On the 14th of September, Ursula von der Leyen delivered her third State of the European Union address, announcing several steps that her Commission would take to tackle Europe's most pressing problems. While her speech made no mention of the Farm to Fork Strategy nor the future of a more sustainable European agriculture and food system, her Letter of Intent that followed included the revision of Animal Welfare legislation as one the main priorities of the European Commission’s future agenda. So, what does this tell us?
On the one hand, the failure to mention President von der Leyen’s commitment to a sustainable EU food system during her main speech is worrisome. In the face of rising resistance towards an urgently needed transition shifting away from low-cost and low-quality production based on animal suffering and environmental damage, strong EU leadership is crucial. On the other hand, the prioritisation of animal welfare legislation within European Commission's most important initiatives for 2023 confirms some commitment in changing the status quo.
Improved animal welfare is a key element to achieving the outcomes of the Green Deal and FOUR PAWS believes this is the time to bring an end to factory farming, starting with the phasing out of cruel cage-keeping across Europe. As the European Commission sets itself the long-awaited task to revise and improve animal welfare legislation, we hope to see the end of long-distance live transport and the end of transport of all unweaned animals. We also would like to see a long-term commitment to reduce the number of animals reared to afford them better keeping conditions and ensure a fair transition to diets rich in plant-based foods.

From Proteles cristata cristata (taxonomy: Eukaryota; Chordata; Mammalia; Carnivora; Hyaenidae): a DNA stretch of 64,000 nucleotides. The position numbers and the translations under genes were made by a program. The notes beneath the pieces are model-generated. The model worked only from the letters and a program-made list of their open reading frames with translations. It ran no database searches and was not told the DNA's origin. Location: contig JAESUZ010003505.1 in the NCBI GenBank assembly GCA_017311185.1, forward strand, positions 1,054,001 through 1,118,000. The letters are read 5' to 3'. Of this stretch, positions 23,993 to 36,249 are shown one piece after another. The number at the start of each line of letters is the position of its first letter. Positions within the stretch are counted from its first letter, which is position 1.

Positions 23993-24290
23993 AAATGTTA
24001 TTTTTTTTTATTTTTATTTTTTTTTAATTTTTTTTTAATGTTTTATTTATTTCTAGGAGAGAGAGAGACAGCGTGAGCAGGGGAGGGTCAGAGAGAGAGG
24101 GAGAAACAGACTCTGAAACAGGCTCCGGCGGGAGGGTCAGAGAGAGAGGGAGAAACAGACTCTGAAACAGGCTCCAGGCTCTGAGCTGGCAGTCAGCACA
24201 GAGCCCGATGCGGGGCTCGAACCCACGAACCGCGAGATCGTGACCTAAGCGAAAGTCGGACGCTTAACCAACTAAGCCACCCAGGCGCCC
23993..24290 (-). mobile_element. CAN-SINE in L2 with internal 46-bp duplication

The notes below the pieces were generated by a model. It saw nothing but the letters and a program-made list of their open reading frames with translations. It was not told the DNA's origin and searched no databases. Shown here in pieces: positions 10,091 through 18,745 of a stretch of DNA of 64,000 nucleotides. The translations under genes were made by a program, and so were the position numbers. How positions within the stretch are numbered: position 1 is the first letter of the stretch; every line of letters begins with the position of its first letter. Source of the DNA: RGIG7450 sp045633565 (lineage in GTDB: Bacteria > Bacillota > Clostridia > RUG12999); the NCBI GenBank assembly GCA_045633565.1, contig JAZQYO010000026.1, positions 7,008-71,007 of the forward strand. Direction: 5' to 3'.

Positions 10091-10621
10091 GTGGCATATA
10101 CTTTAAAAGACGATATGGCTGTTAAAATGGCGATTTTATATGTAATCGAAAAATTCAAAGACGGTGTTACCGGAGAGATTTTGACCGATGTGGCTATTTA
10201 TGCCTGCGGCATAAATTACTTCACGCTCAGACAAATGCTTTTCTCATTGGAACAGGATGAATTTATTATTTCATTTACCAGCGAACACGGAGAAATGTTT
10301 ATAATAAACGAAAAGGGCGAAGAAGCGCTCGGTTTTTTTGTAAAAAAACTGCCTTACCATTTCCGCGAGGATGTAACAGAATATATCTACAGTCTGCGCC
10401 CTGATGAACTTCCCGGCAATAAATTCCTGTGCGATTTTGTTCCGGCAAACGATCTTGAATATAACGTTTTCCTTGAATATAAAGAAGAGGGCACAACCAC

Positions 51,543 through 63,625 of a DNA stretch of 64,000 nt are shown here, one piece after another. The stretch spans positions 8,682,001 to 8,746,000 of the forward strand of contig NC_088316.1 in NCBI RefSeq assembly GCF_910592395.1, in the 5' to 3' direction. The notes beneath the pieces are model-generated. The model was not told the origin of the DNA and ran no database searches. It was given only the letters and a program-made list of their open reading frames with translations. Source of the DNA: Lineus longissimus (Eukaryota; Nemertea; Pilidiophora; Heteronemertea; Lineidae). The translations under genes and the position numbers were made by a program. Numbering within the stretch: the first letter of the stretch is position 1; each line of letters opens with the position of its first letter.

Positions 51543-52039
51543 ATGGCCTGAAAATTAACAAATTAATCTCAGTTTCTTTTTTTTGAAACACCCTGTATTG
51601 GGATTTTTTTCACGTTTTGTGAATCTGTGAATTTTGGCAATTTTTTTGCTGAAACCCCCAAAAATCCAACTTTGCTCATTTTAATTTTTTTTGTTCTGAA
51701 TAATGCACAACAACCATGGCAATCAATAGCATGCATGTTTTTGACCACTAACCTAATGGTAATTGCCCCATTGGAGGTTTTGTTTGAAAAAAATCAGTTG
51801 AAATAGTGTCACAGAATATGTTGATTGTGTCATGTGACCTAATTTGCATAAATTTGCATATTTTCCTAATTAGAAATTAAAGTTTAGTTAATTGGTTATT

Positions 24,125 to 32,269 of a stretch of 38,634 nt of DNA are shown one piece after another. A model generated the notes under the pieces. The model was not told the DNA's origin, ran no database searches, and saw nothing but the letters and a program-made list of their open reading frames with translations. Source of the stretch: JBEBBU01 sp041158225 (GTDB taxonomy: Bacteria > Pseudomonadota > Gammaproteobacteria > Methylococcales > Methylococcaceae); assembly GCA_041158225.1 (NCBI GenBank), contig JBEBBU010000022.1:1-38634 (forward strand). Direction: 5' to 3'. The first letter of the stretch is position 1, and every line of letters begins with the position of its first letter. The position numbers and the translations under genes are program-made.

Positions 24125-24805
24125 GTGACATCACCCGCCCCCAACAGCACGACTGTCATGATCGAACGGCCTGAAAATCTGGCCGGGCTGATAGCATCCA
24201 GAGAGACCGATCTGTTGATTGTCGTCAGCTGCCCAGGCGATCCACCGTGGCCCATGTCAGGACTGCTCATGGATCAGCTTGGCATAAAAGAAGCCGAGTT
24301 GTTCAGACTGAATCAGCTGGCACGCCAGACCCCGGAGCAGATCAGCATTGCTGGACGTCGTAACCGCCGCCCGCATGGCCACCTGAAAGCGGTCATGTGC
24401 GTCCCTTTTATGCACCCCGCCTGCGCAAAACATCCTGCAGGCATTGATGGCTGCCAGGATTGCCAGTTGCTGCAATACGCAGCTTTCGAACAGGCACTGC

The von der Leyen Commission can ensure its legacy of a strong European Green Deal, and Farm to Fork Strategy, by tackling the number of animals we rear. This is where it will be vital for the Sustainable Food Systems Framework law – conspicuously absent from the 2023 proposals – to set targets to reduce the consumption and production of animal products by 70% by 2030 across Europe.
Furthermore, it is to be noted that earlier this year, a European Commission survey showed that 92% of the near 60,000 public respondents wanted stronger legislation on animal welfare. Now is the time to concretise an alignment between EU citizens and EU institutions by ensuring fundamental changes are tabled in the final 18 months of this parliamentary cycle.
Authors: Pierre Sultana and Sophie Aylmer